It is true that bullies are cowards. If you bully the bully, you call their bluff. Going by this dictum, the best way to deal with trolls is to troll them.
Except that most of us are too civil to behave like trolls. Even if we were willing to abandon value systems, we often don't have the kind of time they seem to have. I have often considered creating anonymous social media accounts to give trolls a taste of their own medicine. Handling my own accounts alone is so much work, I can't imagine running multiple accounts and having to worry about not having my cover blown.
So how do we handle trolls? Here are four lessons from Virat Kohli and Anushka Sharma.
Firstly, don't engage with them - at all. Engaging with people who are clearly not trying to have a conversation but only bring you down, is never going to result in happiness. Trouble is, when trolls get you to respond even once, they have won. Now they know they have the ability to get under your skin, to make you feel defensive and compel you to issue a clarification.
Just one reply to a troll-bait, and countless trolls out there will know it works.
Anushka Sharma did right by not responding, at least this time, to Twitter trolls who mocked her for Virat Kohli's success, implying that Kohli was successful now that she was no longer in a relationship with him. If Anushka responds to such sexist remarks, it is likely the trolls would only repeat them, emboldened that they managed to rile her up.
Secondly, you set the agenda. Since it's the self-appointed business of trolls to respond to everything you say, it is convenient for you to keep on speaking without responding. Doing it this way, you are very much in control of your narrative, not allowing yourself to be drowned in their discourse. It's as if you have the microphone in your hands, but some hecklers in the audience are trying to shout you down.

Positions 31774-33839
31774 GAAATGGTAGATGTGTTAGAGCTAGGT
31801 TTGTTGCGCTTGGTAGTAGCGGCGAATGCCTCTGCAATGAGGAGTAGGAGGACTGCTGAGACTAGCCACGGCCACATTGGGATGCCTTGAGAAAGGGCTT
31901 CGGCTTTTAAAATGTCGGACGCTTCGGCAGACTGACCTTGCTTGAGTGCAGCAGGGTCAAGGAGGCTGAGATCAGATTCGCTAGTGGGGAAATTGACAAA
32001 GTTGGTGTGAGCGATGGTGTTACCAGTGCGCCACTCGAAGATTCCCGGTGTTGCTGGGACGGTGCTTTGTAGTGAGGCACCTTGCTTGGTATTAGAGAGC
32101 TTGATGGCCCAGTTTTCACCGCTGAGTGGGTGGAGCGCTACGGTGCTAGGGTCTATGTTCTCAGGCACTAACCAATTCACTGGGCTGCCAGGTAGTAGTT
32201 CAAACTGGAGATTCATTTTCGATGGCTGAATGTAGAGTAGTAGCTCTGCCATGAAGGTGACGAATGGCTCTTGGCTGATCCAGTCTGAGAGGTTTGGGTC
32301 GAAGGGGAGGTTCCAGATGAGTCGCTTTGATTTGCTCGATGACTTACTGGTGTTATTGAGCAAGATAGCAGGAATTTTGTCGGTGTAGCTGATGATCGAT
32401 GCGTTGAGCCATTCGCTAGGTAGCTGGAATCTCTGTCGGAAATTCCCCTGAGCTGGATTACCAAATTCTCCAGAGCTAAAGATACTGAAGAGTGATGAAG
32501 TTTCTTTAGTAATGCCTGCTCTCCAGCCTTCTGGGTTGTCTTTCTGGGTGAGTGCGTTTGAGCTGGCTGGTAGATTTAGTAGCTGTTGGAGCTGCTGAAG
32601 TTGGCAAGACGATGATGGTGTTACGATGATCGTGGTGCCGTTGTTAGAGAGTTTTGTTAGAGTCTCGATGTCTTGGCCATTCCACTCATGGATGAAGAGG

This strategy often also needs deflection. The trolls want to talk to Anushka about how she's responsible for all the setbacks Virat Kohli's cricketing faces, and how Kohli does well when she keeps away from him. If you go to Anushka Sharma's timeline you will find tweets on controversial topics other than Kohli. Her tweet on not subjecting animals to Holi, for instance, takes the Anushka conversation away from Kohli and towards other things Anushka cares about, such as animal rights.
Thirdly, engage them but not with them. Not responding doesn't always mean you are letting them take over the battlefield. Winning the battle of online attention demands that you take over their battlefield. Except that you don't have to tag them and press the reply button. When you tag or name a troll, you make them a martyr-hero in their community.
Virat Kohli did just that in a Tweet and a similar post on Instagram. He did not tag a single troll, did not admonish anyone in particular, thus making his point only stronger.
We now have people apologising for their sexist remarks against Anushka. If Kohli had not made his point, these people would not have questioned themselves.
Fourthly, you win when your friends stand up for you. Virat standing up for Anushka is a lot more powerful than Anushka complaining, and not just because the trolling was supposedly in Anushka's name. (I'm still waiting for Prime Minister Modi to make a similarly powerful statement against online trolling and abuse by his fans.)
I got a taste of this last year when an anonymous troll tweeted that I had sexually harassed someone at my workplace, and that my bosses had told the woman in question to "kiss and make up". I was initially amused that someone was affected enough by me that he cared to cook up false stories against me. But soon everyone on Twitter who disagreed with my politics was calling me a rapist.
As I considered legal action, the harassment died down largely because I had enough friends on Twitter standing up for me. The most memorable was a tweet by Kushan Mitra, saying he couldn't imagine me molesting anything other than chicken malai tikka.
(Shivam Vij is a journalist in Delhi.)
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